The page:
"As societies build walls of separation between communities,
ICAAD works to remove each brick to illuminate our common humanity"

Report Sets off Flurry of Questions for Women’s Rights Review

The UN Committee on the Elimination of Discrimination Against Women (CEDAW) recently released an 8 page list of questions for Fiji, following the submission of a Parallel Report drafted by ICAAD on behalf of a coalition of local NGOs. While the Parallel Report mentioned efforts made in Fiji to improve gender parity, it highlighted major gaps in existing legislation and practices that have significantly hindered progress for women’s rights.

Commenting on the report, Nalini Singh, Executive Director for Fiji Women’s Rights Movement said, “the reforms are far outweighed by the existing and entrenched discrimination against women. The report cites the high prevalence of gender-based violence in society as evidence of the State’s lack of compliance to CEDAW.”

The Parallel Report responded directly to the Fiji government’s report to the Committee, and focused on CEDAW Articles:

  • 1 and 2, Discrimination and its Elimination
  • 3 Measures to Guarantee Comprehensive Advances by Women
  • 5 Sex Roles & Stereotypes
  • 6 Exploitation of Women
  • 11 Employment
  • 12 Health
  • 14 Rural Women, and
  • 16 Marriage and Family Life

In relation to gender-based violence, the CEDAW Committee highlighted problems with access to justice for women and girls, highlighting customary reconciliation and gender-bias in the judiciary as areas of particular concern, and asked for information from the State as to what measures it is taking to address the concerns. It also requested information on training measures for health, law enforcement, and the judiciary, and “any measures taken to increase the number of female front-line officers.”

The Parallel Report was drafted by ICAAD in consultation with local organizations, and submitted to the CEDAW with the support of Fiji Women’s Rights Movement (FWRM), Citizen’s Constitutional Forum (CCF), Diverse Voices and Action for Equality (DIVA) Fiji, femLINKpacific, Fiji Disabled Peoples Federation, National Union for Commercial Factory Workers, Fiji Women’s Crisis Centre (FWCC), Haus of Khameleon, Pacific Sexual and Reproductive Health Centre, Pacific Disability Forum, and Soqosoqo Vakamarama iTaukei.

#RaiseYourShield

This Civil Rights and Martin Luther King Jr. Day, we’d like to challenge you to reflect on how fear may have influenced your opinions, especially of others, and to take a step towards the courage to overcome those fears. Why the focus on fear you might ask?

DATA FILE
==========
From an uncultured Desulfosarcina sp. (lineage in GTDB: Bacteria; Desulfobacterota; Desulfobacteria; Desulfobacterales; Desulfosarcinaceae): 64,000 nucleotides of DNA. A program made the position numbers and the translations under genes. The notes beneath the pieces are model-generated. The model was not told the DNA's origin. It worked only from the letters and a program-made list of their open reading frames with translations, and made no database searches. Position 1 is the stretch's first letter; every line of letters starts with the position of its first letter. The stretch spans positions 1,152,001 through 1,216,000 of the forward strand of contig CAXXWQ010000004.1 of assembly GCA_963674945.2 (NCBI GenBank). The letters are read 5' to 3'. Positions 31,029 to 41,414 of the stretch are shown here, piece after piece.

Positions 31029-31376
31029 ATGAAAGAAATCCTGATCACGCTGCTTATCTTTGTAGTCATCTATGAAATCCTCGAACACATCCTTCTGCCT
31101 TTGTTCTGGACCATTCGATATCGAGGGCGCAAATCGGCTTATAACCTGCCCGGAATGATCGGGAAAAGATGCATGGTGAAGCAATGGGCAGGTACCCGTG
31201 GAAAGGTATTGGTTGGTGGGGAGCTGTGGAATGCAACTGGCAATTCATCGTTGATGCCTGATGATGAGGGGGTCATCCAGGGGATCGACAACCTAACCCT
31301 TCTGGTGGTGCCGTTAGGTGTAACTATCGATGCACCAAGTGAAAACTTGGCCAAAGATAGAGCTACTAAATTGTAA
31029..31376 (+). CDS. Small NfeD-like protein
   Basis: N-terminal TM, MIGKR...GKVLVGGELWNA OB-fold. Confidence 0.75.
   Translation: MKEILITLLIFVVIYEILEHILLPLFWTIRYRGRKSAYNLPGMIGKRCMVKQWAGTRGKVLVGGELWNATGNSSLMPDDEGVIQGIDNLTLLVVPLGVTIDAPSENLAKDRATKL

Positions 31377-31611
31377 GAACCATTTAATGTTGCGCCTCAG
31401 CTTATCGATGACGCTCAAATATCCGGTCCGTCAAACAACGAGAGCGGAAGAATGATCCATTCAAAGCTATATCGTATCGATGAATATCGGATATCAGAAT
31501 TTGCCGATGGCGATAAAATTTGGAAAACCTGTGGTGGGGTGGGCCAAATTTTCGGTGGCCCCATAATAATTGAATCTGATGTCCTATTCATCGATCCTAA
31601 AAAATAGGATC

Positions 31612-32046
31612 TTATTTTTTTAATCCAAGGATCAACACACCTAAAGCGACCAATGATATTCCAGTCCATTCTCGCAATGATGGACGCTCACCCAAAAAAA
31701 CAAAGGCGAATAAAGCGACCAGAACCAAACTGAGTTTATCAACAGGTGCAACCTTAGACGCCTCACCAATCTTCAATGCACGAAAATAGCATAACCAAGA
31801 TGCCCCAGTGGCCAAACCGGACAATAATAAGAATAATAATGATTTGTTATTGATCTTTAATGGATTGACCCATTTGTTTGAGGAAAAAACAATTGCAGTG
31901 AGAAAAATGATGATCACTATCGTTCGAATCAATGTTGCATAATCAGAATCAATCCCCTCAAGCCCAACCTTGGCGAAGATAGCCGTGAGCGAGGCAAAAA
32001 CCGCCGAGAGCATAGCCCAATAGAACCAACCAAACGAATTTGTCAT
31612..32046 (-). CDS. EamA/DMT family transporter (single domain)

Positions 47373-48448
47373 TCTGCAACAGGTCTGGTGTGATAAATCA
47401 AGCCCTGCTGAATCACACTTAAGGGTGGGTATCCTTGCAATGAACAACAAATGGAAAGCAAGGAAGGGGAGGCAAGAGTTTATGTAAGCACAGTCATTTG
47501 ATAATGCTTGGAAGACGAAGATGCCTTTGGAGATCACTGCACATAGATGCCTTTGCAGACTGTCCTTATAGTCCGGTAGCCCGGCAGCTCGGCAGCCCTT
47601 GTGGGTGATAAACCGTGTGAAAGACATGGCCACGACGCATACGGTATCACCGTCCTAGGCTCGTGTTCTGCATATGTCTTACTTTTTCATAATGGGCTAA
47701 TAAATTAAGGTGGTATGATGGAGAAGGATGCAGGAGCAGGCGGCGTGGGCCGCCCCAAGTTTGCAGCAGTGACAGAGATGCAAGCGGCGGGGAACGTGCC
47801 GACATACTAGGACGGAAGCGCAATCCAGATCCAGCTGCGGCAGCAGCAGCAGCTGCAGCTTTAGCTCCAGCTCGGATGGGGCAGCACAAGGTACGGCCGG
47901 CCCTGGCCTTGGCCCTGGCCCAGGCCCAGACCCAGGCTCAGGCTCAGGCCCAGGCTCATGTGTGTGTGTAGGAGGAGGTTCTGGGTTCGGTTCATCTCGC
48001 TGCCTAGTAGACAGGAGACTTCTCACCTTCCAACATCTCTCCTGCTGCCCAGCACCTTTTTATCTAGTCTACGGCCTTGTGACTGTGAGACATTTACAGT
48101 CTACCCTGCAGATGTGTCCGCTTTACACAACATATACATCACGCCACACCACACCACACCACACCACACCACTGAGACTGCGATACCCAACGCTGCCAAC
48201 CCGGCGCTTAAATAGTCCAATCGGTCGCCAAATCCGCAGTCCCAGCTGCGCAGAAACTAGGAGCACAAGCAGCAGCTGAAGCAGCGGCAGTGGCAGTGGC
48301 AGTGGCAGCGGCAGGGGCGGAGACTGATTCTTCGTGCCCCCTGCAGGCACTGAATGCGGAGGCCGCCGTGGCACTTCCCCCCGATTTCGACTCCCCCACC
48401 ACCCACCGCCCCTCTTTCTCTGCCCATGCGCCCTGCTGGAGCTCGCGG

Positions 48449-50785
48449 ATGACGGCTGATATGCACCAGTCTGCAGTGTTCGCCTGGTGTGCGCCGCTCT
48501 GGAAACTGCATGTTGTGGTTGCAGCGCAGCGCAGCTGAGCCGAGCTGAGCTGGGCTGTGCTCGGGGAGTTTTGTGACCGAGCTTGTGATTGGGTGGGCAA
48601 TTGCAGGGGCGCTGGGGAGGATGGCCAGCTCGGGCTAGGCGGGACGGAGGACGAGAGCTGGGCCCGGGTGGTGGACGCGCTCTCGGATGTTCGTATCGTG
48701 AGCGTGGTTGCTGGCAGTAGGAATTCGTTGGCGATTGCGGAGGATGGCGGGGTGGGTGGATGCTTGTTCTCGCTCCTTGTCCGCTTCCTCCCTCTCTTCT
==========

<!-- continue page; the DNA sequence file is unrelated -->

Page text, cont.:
Famed marketer and author Simon Sinek in his book “Start with Why” outlines six typical manipulations used in sales and marketing, one of which is the use of fear. On fear, Sinek says, “When fear is being employed, facts are incidental. Deeply seated in our biological drive to survive, that emotion cannot be quickly wiped away with facts and figures.”

In the current political atmosphere, in the U.S. and around the globe, fear is often used by politicians and campaigners to polarize debates and to demonize marginalized communities, using them as scapegoats for the real economic, social, and political challenges that societies face.

Martin Luther King, Jr. understood how important fear is, so much so that he gave a sermon on it named “Antidotes for Fear.” It’s worth reading in its entirety, especially because it recognizes the importance, necessity, and creativity of fear (kinginstitute.stanford.edu/king-papers/documents/draft-chapter-xiv-mastery-fear-or-antidotes-fear). However, particularly pertinent section was highlighted by King’s wife Coretta Scott King in her book “My life with Martin Luther King, Jr”:

“First Martin spoke of the many kinds of fear that troubled men and women in this period of change and "calamitous uncertainty"— fear of illness or economic disaster, fear of personal inadequacy in our highly competitive society. More terrible was the fear of death, even racial annihilation, in this atomic age, when the whole world teetered on "a balance of terror . . . fearful lest some diplomatic faux pas ignite a frightful holocaust."

"Some fears are normal and necessary," he said, like the fear of snakes in a jungle, but when they become neurotic and unchecked, they paralyze the will and reduce a man to apathy or despair. He quoted Emerson, who wrote, "He has not learned the lesson of life who does not every day surmount a fear."

How, then, to overcome fear? First, Martin said, "We must un-flinchingly face our fears . . . this confrontation will, to some measure, grant us power. . . . "Second, we can master fear through one of the supreme virtues known to man— courage . . . courage is the power of the mind to overcome fear.”"

MLK Coretta Scott King Simon Sinek
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